Despite Leicester narrowly missing out on a top-four finish, striker Jamie Vardy did end the campaign with some more tangible feats to his name. In a season where he became the first Foxes player to reach 100 goals in the top-flight since 1933/34 (after Arthur Lochhead), Vardy would eventually finish with a defining haul of 23 league goals.
Those 23 goals proved to be enough to seal him the Premier League Golden Boot award for the 2019/20 season. The accolade also had further merit for Vardy, who – at 33 years old – became the oldest player to win the award in the competition’s history.
In what was his sixth season playing in the Premier League, Vardy’s tally was just one fewer than he managed in 2015/16 when Leicester won the competition. Indeed, his minutes per goal ratio this season (132) was almost identical to the campaign in which he spearheaded their historic Premier League title run (131).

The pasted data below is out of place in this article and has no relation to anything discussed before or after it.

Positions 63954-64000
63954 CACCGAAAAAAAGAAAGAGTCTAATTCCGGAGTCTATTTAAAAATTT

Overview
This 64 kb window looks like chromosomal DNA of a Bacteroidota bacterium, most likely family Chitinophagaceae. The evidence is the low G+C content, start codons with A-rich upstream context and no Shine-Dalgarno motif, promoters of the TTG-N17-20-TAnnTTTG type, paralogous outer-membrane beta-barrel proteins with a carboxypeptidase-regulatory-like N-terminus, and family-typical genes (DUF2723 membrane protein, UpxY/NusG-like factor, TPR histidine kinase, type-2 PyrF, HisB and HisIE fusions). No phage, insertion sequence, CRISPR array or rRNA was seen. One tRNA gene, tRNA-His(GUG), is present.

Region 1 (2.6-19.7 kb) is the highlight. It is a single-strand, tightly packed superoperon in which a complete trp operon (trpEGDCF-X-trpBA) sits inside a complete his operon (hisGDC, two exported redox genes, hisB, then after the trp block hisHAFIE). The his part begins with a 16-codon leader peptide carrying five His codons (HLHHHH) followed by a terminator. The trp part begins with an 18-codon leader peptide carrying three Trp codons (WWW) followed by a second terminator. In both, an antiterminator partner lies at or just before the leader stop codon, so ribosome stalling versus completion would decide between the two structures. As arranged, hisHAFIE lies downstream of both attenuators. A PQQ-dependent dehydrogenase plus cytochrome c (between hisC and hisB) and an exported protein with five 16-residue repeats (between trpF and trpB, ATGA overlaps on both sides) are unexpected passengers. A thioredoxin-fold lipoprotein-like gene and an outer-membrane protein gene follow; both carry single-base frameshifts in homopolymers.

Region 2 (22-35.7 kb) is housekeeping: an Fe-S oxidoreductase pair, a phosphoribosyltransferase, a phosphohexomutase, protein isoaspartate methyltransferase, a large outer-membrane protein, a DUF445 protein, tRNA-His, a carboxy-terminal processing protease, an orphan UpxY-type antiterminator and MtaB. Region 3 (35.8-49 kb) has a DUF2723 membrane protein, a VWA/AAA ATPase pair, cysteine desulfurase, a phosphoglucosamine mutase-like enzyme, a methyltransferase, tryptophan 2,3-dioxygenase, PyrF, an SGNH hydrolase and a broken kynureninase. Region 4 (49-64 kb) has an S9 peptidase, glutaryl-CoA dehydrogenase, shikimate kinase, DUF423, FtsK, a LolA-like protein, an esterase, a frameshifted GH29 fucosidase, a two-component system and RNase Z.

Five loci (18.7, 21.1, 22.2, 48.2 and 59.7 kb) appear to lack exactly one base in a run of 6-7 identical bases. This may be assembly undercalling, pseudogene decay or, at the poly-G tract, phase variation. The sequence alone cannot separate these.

Vardy’s run to scooping the Golden Boot was far from routine, however. The Leicester man finished just one goal ahead of Pierre-Emerick Aubameyang and Danny Ings, who both found the net on the final day of the season to keep the pressure on until the final whistles went up and down the country.
Although they were pipped to the post for the award, Aubameyang and Ings were arguably the two sharpest strikers in front of goal across the duration of the season. Accounting for the quantity and quality of chances they both had, the 22-goal pair ranked first and third in the competition in terms of overperforming their xG total.
While Danny Ings scored almost six goals more than expected, Aubameyang netted 22 times from an xG total of 14.8 – the biggest margin of overperformance by a player in a Premier League season since Mohamed Salah in 2017/18 (+7.7)
Premier League 2019/20 xG overperformers
|Mason Greenwood||Manchester United||10||2.9||7.1|
|Kevin De Bruyne||Manchester City||13||7.4||5.6|
|Harry Kane||Tottenham Hotspur||18||12.5||5.5|
Premier League Says Farewell To Three